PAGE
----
Visitors cite downtown’s potential
The leader of Mississippi Main Street Association said Tuesdaythat Brookhaven has laid a good foundation for possibleparticipation in the downtown development program.
Executive Director Beverly Meng and Bob Wilson visited withchamber of commerce and city officials Tuesday during a visit toexplore the possibility of the community joining the stateprogram.
“You have some of the prettiest architecture in the wholestate,” Meng told officials, citing one aspect of the communitythat could be promoted elsewhere.
Cliff Brumfield, chamber executive vice president, and Mayor BobMassengill updated Meng and Wilson on their interest in the programand efforts already under way to improve downtown.
Brumfield acknowledged a number of building vacancies indowntown, but said officials did not want those to negativelyinfluence other businesses’ and developers’ decision to locatedowntown. He indicated that improvement is much more difficult whenthere are too many vacancies.
“It’s a lot harder to jump start this effort,” Brumfieldsaid.
To give Brookhaven a “unique look” at night, Massengill said hewould like to see lights similar to those on the Mississippi Schoolof the Arts campus along downtown streets and to remove overheadlights. He said it is too costly to bury power lines, but suggestedthe plan could be implemented one street a year.
The mayor also mentioned recent action to grant tax abatementsfor downtown improvements. A proposal would grant tax breaks basedon building improvements but also job creation.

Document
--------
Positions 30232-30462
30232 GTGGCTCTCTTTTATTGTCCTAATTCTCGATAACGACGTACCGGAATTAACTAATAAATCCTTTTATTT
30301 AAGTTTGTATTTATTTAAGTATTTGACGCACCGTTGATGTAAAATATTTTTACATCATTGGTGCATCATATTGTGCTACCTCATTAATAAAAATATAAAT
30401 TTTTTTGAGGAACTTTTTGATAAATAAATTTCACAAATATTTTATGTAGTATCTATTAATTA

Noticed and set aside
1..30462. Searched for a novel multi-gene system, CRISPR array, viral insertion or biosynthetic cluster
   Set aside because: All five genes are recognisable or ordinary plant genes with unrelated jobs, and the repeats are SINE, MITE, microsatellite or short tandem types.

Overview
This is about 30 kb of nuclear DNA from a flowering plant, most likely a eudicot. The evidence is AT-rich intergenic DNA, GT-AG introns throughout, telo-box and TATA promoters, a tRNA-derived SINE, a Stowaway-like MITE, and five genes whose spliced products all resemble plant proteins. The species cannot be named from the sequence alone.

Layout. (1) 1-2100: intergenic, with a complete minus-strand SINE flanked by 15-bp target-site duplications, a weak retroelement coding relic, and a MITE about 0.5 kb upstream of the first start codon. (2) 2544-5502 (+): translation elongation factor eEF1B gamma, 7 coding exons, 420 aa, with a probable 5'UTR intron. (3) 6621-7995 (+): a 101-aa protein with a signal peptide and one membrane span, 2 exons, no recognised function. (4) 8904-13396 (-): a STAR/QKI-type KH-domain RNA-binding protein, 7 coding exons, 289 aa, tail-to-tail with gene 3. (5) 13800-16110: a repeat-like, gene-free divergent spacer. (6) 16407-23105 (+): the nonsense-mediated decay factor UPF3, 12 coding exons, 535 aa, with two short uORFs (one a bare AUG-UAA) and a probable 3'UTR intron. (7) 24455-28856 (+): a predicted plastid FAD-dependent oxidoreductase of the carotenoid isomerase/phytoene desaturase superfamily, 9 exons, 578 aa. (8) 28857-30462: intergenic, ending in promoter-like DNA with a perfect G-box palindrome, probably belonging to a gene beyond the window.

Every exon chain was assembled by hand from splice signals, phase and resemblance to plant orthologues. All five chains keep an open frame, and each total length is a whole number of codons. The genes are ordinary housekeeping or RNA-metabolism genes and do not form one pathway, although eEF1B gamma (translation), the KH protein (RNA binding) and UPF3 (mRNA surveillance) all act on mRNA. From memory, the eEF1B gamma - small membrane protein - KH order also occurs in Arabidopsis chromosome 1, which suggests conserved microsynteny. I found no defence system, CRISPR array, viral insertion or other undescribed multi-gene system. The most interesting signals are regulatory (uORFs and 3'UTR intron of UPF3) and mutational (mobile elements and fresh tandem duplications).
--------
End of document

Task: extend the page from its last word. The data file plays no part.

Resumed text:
“We want to give incentives to people for adding jobs downtown,”Massengill said.
Meng applauded officials’ plans to start with downtown. Withthat, she said communities will see results sooner and it issomething the whole town can embrace.
“The appearance of your downtown directly affects yourmarketability,” Meng said.
Meng discussed the four points of the Main Street program.
* Organization – would involve a partnership between city,county and private enterprises.
* Promotion – would address the image and marketing of thecommunity.
* Design – would involved developing a visual image of thecommunity. Meng said program architects would be able to provideassistance in the area.
* Economic restructuring – would help existing businessesupgrade or expand.
“You all have a lot of the foundation already in place,” Mengsaid.
Meng said there are 46 Main Street programs in place around thestate. Twenty-one communities are on the list to join Main Streetprogram.
Regarding costs, Meng said it would be $10,000 for the firstyear. She said the community would receive about $150,000 worth ofvarious services during that time.
“We would be in your face that first year,” said Meng,mentioning public meetings, training and other aspects of beginningthe program.
Second-year participation in the program would be $6,000, thethird year $4,000 and $2,000 for fourth and subsequent years.
Following a meeting at the chamber offices, officials toureddowntown and visited several shops. Meng and Wilson wereimpressed.
“There are a lot of opportunities to market your community,”Wilson said during a stop at The Posey Place.
The next step in the process will be an overview presentation byMain Street officials to the chamber’s board of directors, countyofficials and representatives of community organizations. RitaRich, who is part of the local effort, said the meeting is expectedto be held within the next two weeks.
“We want to get the word out and we want people to be excitedabout Main Street,” Rich said.